Your answer lies in what the convention is in your field.
You can check:
- style guidelines (e.g. university, MLA, APA, etc.)
- other papers in your field
- your mentor, professor, or peers
You could argue for both possibilities. An epigraph on a separate page before the ToC may convey a sentiment that applies to the entire paper. An epigraph at the beginning of the introduction could also be used as a counterpoint.
Whether you should include an epigraph is debatable. Some scientists love it, others hate it, but the majority does not have a strong opinion.
From the introduction onwards it is preferred you write a scientific paper as dry as possible. That means de-contextualized and aesthetic content that is not elaborated upon should be avoided.
Used in many scientific articles. The epigraph as well as the long quotation require a 1 inch indentation.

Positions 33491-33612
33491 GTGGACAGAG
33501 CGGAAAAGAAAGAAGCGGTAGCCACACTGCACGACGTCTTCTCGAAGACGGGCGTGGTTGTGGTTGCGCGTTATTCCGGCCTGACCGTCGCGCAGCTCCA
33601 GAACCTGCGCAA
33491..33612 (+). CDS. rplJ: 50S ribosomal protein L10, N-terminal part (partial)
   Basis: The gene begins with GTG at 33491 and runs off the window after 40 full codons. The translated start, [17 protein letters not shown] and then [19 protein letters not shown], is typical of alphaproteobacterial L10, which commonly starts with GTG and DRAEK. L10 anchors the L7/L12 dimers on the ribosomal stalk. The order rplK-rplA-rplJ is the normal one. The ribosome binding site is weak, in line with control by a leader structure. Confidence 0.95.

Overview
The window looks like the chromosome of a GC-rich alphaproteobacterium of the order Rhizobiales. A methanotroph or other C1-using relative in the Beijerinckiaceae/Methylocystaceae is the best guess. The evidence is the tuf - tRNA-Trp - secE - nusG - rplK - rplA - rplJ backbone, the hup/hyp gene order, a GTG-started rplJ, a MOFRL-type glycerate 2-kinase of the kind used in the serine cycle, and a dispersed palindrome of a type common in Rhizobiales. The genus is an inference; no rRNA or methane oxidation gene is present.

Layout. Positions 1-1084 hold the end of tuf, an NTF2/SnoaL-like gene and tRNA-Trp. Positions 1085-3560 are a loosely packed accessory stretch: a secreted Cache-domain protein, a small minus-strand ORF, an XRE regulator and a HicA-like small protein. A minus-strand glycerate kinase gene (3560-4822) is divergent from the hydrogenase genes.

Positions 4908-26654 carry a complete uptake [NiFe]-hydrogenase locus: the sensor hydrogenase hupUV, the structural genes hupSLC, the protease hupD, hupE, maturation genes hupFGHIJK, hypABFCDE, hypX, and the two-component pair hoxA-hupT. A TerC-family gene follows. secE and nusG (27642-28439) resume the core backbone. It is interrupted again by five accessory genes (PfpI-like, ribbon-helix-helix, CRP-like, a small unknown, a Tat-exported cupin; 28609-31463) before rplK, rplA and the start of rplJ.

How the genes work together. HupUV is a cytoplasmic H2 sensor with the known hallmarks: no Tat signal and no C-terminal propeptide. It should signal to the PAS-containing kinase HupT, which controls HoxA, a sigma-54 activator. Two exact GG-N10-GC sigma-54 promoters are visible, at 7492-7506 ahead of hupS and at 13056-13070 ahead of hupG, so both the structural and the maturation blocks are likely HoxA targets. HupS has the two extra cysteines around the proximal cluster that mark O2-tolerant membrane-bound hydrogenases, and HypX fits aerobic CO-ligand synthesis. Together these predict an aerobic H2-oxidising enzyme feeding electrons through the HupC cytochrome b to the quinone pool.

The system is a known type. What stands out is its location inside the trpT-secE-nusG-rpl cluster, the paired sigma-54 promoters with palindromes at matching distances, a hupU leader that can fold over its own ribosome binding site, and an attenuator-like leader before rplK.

Used in social sciences. Dates play an important role. Quotations are included in the body.
Fourier (1822) stated that "heat, like gravity, penetrates every substance of the universe, its rays occupy all parts of space" (p. 1).
The epigraph is notated as a block quote. Usually placed before an other passage. Does not need to be included in the reference list.
Heat, like gravity, penetrates every substance of the universe,
its rays occupy all parts of space (Fourier, 1822, p. 1).
Unconventional methods (?) but okayed by the supervisor or board of examiners. If it's okay by all your supervisors, that's the way to go, at least for that paper, because they will grade you. Highly recommended to ask your supervisors or mentors if available.
The abstract is usually placed directly after the title page. It would be better to place the epigraph before the ToC instead. Couldn't find Fourier for this one, so I got the other famous physicist.